Shopping With The Stars 2009
Dress Circle, 16 May 2009
© May 2009
Last year’s shopping with the stars event had been such tremendously good fun, I did wonder if today’s event could possibly live up to that. I very much doubted if it could.
Although Dress Circle’s website, informing us the event would start at half past ten (though the shop would be open from ten o clock), had urged us not to be late, I as it happened arrived at half past ten. When I got there a number of Theatrical Guild staff were already there, and Chairwoman Liz Robertson had just arrived. Roy Tan the event’s official photographer was already there, as were Ian Brown and others from TotallyTheatre.com, who were acting as press agents for the event, with their video camera. This time Chris has Jessica his regular Saturday Girl helping him (so fortunately he wouldn’t be needing any assistance help or hindrance from the stars). At around twenty to eleven one of the Guild’s people informed Liz that Tony Sheldon was already downstairs, so she headed downstairs to find him. Liz did not spend long downstairs, and by eleven o’clock she was back up in the shop, posing for a photograph with a young school-girl customer.
A little later, Liz was standing by the counter, somehow the conversation had come round to her having to go later, because of being in Hairspray. She mentions, to whoever brought that up that she’s playing Velma Von Tussle. another customer said “Yes you’re playing quite a nasty character aren’t you.” “Yes, and I’m loving it” replied Liz, who explains she likes playing villains.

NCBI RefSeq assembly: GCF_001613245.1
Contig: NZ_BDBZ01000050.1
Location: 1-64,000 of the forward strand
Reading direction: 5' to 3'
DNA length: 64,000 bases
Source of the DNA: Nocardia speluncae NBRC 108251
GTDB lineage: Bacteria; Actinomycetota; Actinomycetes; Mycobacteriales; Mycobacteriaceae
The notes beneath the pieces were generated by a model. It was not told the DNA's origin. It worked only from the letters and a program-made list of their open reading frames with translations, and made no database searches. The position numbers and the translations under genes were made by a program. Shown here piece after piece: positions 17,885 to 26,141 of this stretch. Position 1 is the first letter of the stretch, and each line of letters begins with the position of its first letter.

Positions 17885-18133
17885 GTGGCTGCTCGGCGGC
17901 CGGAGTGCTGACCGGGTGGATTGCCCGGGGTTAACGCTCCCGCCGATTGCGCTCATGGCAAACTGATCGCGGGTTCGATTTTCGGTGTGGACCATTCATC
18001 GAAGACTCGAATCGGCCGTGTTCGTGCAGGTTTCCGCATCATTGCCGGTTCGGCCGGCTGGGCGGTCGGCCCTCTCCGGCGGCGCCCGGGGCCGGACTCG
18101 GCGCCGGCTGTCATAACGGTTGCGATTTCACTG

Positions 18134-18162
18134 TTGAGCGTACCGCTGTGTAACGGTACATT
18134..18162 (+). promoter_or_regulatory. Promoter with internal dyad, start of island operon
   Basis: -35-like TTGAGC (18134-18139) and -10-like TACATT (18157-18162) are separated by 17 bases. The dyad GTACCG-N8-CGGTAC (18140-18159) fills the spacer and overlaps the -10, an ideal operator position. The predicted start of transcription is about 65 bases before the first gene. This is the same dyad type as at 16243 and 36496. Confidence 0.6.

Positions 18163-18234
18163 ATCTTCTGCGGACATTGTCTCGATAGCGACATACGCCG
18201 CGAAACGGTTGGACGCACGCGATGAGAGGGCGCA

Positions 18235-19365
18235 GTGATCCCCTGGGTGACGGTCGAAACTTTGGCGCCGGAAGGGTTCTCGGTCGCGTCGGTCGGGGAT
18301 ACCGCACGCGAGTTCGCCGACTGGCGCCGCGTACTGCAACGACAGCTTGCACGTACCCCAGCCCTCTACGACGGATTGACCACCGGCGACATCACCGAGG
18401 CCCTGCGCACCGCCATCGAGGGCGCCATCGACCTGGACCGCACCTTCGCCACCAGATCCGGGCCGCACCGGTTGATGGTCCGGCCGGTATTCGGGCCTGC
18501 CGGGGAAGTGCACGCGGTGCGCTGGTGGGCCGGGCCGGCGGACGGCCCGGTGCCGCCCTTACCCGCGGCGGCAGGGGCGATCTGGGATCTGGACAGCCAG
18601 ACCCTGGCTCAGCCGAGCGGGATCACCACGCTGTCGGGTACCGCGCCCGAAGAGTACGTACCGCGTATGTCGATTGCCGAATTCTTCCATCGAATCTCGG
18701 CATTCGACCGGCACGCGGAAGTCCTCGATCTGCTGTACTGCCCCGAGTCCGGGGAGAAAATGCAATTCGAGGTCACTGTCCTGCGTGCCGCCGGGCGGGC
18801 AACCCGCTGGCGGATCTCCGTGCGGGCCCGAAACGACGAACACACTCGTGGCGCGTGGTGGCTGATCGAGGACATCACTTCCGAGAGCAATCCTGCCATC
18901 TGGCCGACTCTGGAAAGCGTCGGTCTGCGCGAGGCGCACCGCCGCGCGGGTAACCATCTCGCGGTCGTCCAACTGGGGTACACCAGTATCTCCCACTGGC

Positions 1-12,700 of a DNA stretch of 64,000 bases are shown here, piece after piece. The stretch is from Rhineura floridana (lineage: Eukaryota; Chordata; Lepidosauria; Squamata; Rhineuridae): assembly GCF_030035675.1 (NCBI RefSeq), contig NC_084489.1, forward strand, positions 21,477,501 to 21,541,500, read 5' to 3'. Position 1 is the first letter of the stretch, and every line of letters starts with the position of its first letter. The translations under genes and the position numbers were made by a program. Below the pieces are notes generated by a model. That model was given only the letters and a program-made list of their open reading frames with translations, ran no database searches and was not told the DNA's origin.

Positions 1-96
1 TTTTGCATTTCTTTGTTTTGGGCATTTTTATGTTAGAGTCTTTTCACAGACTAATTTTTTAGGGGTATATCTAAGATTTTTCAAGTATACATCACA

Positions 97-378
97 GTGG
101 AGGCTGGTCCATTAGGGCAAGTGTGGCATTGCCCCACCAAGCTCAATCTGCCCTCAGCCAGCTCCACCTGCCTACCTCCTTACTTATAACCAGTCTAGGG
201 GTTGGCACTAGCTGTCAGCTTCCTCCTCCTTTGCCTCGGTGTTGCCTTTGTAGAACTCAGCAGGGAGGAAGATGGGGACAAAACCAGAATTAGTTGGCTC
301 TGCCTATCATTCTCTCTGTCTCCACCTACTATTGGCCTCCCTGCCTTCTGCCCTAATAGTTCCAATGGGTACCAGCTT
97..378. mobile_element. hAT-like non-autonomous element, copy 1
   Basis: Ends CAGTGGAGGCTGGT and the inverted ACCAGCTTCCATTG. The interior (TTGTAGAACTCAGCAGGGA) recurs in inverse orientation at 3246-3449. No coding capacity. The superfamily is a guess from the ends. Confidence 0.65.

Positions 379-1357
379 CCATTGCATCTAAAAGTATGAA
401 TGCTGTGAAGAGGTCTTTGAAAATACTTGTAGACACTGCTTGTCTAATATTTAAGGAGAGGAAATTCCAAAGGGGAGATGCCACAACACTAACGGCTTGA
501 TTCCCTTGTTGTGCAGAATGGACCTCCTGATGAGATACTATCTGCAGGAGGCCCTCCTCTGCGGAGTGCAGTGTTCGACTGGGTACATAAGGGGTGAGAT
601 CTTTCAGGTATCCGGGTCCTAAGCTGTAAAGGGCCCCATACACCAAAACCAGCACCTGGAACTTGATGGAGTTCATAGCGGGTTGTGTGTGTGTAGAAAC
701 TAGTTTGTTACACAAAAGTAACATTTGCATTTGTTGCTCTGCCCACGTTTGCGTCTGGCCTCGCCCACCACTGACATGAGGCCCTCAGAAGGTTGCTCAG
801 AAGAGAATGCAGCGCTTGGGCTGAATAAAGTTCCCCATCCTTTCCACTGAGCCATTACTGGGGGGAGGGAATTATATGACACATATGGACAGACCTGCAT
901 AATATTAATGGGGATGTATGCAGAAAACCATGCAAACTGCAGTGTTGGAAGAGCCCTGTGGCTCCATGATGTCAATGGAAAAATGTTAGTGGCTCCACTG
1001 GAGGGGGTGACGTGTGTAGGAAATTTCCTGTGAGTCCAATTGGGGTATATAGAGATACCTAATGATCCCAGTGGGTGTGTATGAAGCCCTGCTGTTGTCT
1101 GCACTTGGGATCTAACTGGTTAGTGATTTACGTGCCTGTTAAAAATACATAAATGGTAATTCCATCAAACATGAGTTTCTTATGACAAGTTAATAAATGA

At quarter past eleven Liz
popped out, telling Dress Circle’s
At about a quarter to twelve Liz
Robertson returns, along with a guest, with whom she promptly poses for
photographs, Roy Tan is of course on duty with his camera to fulfil this
job. By now quite a few other stars have turned up, including
At about ten past twelve Philip
Quast does a press interview, in which he carefully takes time to explain
about the event, and also about the work of The Theatrical Guild.
I don’t know how many of the Stars taking part actually bothered to explain
that sort of thing during their interviews, but Philip is thoughtful and
conscientious like that. A really useful person to have helping at an event
like this. Meanwhile, one of the Theatrical Guild staff, possibly Karen Nichols, asks Sam Kelly to
try and get the auction going. Clive
Carter turns up. Liz introduces him to DC’s
Clive Carter is busy chatting to his various fans. He’s a talented actor, who has been around a long time, and worked his way up through the business. He is currently in Pricilla Queen of The Desert. He is asked some question about his role, to which he said “Unfortunately not. But I do get the kangaroo at the end, so can’t complain.” The two fans he was talking to (actually they may have been from the TotallyTheatre entourage- if not they were very longstanding loyal supporters of the event) want his autograph, he tells them they will have to put £2 in his collecting tin. However, Philip Quast (knowing these two to be among the day’s very loyal supporters) tells him that the two people in question “have already put a lot in”, and therefore they don’t have to this once. Philip is very useful like that, seeing what needs to be done or said and getting on with the job. Some stars taking part in this event are just ‘stars’ out to promote themselves, but Philip isn’t like that, he knows how to make himself useful to the event as a whole.
More stars are turning up
At twenty-five to one Jodie Prenger, one of today’s really big stars turns up. Liz immediately grabs her, before she can be mobbed, and takes her straight towards the back of the shop to do a press interview, but just at that moment, Sam and The Guild staff decide to start the auction. So Liz (whose can produce some volume when she has to) has to help getting all the crowd to be quiet, so that Sam can make a speech about the auction. And after he’s done it Jodie can so her press interview.